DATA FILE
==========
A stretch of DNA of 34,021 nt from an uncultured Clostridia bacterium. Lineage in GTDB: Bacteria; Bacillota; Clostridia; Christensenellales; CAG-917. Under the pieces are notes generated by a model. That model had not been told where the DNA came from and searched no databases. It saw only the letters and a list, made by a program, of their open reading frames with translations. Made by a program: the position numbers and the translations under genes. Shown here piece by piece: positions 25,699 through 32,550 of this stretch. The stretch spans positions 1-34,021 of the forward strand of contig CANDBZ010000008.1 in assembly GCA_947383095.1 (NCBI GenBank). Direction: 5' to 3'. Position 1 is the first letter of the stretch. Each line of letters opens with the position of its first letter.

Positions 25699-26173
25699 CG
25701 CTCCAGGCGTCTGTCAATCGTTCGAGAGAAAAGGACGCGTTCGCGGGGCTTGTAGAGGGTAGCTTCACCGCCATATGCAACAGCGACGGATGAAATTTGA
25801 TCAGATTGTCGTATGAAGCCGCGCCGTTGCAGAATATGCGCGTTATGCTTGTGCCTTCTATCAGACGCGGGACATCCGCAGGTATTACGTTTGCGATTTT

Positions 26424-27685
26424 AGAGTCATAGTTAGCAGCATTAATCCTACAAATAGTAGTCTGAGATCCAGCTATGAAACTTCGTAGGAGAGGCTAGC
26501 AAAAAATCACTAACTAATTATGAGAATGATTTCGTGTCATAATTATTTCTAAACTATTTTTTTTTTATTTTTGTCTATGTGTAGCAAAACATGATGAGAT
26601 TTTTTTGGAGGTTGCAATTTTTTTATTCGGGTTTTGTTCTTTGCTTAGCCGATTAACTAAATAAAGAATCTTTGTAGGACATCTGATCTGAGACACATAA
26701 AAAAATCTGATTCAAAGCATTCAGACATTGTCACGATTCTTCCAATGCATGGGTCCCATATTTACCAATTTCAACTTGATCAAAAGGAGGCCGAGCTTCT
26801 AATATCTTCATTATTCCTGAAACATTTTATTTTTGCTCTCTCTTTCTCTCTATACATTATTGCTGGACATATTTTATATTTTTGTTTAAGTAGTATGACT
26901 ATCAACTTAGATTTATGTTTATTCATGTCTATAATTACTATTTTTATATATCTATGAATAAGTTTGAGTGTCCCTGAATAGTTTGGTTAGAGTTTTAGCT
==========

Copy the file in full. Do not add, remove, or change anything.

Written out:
A stretch of DNA of 34,021 nt from an uncultured Clostridia bacterium. Lineage in GTDB: Bacteria; Bacillota; Clostridia; Christensenellales; CAG-917. Under the pieces are notes generated by a model. That model had not been told where the DNA came from and searched no databases. It saw only the letters and a list, made by a program, of their open reading frames with translations. Made by a program: the position numbers and the translations under genes. Shown here piece by piece: positions 25,699 through 32,550 of this stretch. The stretch spans positions 1-34,021 of the forward strand of contig CANDBZ010000008.1 in assembly GCA_947383095.1 (NCBI GenBank). Direction: 5' to 3'. Position 1 is the first letter of the stretch. Each line of letters opens with the position of its first letter.

Positions 25699-26173
25699 CG
25701 CTCCAGGCGTCTGTCAATCGTTCGAGAGAAAAGGACGCGTTCGCGGGGCTTGTAGAGGGTAGCTTCACCGCCATATGCAACAGCGACGGATGAAATTTGA
25801 TCAGATTGTCGTATGAAGCCGCGCCGTTGCAGAATATGCGCGTTATGCTTGTGCCTTCTATCAGACGCGGGACATCCGCAGGTATTACGTTTGCGATTTT

Positions 26424-27685
26424 AGAGTCATAGTTAGCAGCATTAATCCTACAAATAGTAGTCTGAGATCCAGCTATGAAACTTCGTAGGAGAGGCTAGC
26501 AAAAAATCACTAACTAATTATGAGAATGATTTCGTGTCATAATTATTTCTAAACTATTTTTTTTTTATTTTTGTCTATGTGTAGCAAAACATGATGAGAT
26601 TTTTTTGGAGGTTGCAATTTTTTTATTCGGGTTTTGTTCTTTGCTTAGCCGATTAACTAAATAAAGAATCTTTGTAGGACATCTGATCTGAGACACATAA
26701 AAAAATCTGATTCAAAGCATTCAGACATTGTCACGATTCTTCCAATGCATGGGTCCCATATTTACCAATTTCAACTTGATCAAAAGGAGGCCGAGCTTCT
26801 AATATCTTCATTATTCCTGAAACATTTTATTTTTGCTCTCTCTTTCTCTCTATACATTATTGCTGGACATATTTTATATTTTTGTTTAAGTAGTATGACT
26901 ATCAACTTAGATTTATGTTTATTCATGTCTATAATTACTATTTTTATATATCTATGAATAAGTTTGAGTGTCCCTGAATAGTTTGGTTAGAGTTTTAGCT